By Pascale Denis and Dominique Vidalon
PARIS (Reuters) – Europe’s spirits makers announced plans on Tuesday to list the number of calories and ingredients in spirit drinks, as businesses and regulators step up efforts to cater for healthier lifestyles.
Alcoholic beverages have been exempt from EU labeling rules that are in force for all other food and drinks.
The European Commission has, however, called on the sector to come up with a plan to regulate itself amid general interest for healthier eating and drinking habits.
The European consumers organization BEUC has said that, with Europe facing an obesity crisis, calorie content labeling for alcohol was a necessity.
In March 2018, the sector came up with an initiative to provide more information about energy content and ingredients but critics said at the time that if much of the information was available only online, it was not realistic to expect all consumers to have access to it.
Tuesday’s initiative goes further.
Trade body SpiritsEUROPE, which represents national organizations and multinationals, said on Tuesday it had signed an MoU in which the spirits sector committed “to provide energy information on label together with full ingredient listing and detailed product-specific information online”.
The non-binding agreement does not cover wine or beer.
The MoU was signed by 31 national organizations and six spirits makers. The six were Diageo, Pernod Ricard, Moet Hennessy, Remy Cointreau, Bacardi-Martini and Beam Suntory
Italy’s Campari, Brown-Forman and Edrington, all spiritsEUROPE’s members, did not sign the MoU.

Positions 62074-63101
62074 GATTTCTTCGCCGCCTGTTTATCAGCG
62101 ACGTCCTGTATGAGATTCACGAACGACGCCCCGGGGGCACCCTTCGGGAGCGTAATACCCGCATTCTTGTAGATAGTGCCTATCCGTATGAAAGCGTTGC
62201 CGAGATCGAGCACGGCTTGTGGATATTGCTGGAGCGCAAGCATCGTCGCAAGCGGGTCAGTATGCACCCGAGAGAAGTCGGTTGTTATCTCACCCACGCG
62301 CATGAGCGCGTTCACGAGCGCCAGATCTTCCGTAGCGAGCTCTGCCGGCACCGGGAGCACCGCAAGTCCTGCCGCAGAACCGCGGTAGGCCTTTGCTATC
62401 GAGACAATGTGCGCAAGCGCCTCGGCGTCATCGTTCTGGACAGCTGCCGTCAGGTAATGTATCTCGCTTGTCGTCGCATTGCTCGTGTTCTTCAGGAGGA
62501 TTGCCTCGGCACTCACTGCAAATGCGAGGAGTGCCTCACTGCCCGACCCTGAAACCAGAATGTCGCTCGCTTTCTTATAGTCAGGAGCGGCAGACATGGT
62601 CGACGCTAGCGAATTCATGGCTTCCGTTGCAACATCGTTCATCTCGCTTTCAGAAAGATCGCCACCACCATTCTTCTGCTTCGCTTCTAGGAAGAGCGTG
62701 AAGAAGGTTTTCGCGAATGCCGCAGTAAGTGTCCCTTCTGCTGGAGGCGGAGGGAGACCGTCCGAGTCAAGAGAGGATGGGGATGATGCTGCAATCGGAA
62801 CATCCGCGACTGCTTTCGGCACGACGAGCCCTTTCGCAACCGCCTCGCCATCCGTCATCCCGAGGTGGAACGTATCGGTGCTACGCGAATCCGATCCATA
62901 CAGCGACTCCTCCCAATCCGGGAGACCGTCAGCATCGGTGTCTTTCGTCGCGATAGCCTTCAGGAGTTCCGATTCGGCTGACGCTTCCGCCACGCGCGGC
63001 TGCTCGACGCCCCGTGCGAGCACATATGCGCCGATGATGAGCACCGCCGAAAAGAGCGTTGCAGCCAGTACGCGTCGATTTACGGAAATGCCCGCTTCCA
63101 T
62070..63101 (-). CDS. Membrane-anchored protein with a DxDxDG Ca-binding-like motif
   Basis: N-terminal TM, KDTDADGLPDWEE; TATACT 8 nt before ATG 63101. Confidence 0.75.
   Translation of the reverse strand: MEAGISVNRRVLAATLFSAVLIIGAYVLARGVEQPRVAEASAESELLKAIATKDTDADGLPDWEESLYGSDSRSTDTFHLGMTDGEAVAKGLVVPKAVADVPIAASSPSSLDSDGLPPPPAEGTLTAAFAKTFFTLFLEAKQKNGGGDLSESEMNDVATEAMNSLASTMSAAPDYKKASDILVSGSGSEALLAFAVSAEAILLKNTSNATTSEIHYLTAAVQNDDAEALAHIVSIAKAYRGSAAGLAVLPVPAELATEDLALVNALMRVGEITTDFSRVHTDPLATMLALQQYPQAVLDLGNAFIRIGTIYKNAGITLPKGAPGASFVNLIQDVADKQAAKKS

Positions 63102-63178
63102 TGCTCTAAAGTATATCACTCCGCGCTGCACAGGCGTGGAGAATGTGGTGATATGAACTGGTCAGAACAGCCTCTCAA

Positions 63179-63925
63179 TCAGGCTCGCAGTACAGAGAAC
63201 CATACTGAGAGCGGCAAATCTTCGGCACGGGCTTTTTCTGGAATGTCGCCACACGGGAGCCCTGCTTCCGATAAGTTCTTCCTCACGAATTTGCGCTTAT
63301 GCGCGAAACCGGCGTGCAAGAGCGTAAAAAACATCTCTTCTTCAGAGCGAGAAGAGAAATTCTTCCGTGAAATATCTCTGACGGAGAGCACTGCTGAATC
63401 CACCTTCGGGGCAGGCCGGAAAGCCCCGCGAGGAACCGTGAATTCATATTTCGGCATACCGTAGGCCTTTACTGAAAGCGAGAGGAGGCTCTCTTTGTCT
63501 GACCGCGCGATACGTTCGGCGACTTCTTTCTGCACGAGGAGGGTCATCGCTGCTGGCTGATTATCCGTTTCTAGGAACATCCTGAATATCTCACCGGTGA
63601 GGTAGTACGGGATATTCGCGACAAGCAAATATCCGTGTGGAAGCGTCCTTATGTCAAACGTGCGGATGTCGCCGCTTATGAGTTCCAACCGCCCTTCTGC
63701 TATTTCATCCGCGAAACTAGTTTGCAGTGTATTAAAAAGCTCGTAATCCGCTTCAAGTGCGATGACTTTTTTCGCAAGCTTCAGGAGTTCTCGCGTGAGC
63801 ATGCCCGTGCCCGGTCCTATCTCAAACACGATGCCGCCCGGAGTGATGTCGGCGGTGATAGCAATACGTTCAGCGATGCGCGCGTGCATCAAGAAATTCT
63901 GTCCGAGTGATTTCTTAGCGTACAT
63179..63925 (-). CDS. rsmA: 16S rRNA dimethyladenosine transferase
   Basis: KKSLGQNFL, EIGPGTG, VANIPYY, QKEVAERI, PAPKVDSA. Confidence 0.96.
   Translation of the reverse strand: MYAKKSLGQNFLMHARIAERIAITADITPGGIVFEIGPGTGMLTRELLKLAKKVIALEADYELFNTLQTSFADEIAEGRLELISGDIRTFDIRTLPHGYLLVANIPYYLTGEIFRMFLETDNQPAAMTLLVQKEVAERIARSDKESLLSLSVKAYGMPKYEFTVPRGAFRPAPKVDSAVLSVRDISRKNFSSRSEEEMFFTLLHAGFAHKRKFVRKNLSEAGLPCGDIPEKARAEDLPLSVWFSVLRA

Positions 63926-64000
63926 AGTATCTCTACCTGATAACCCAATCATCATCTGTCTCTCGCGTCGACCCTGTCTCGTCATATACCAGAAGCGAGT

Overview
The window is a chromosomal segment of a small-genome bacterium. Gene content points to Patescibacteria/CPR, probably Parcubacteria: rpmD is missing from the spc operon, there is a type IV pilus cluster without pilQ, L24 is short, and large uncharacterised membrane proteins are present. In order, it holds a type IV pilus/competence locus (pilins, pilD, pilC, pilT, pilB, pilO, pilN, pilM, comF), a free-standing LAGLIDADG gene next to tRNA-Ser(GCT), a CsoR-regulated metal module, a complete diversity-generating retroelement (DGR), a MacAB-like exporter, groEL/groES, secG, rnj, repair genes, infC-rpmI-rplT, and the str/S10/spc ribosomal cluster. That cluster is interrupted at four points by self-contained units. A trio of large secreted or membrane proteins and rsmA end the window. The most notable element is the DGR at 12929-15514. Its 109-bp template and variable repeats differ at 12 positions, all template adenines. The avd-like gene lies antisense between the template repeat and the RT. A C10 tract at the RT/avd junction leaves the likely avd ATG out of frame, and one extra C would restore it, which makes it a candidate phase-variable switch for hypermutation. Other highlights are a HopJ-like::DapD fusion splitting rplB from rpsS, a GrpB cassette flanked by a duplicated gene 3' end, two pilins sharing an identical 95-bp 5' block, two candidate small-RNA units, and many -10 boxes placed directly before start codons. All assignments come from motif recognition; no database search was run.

“It’s an important commitment, which covers a large part of the European spirits industry,” Christian Porta, President of spiritsEUROPE and Managing Director, Global Business Development of Pernod Ricard, told Reuters.
Labeling should become effective within six months in December 2019 for all new bottles produced.
Labels will provide energy values per 100 milliliters, as for standard drinks, but also per “recommended serving”, something the spirits industry has been keen on because of the smaller measures used for whisky, gin or vodka.
The MoU has a timetable calling for one in four bottles placed on the EU market to include energy information on-label by the end of 2020. That is then set to rise to 50% and 66% by the end of 2021 and 2022 respectively.
The signatories will work with the Commission to monitor the impact and effectiveness of the initial framework, with two meetings planned per year to review progress made.
(Reporting by Dominique Vidalon, editing by Louise Heavens and David Evans)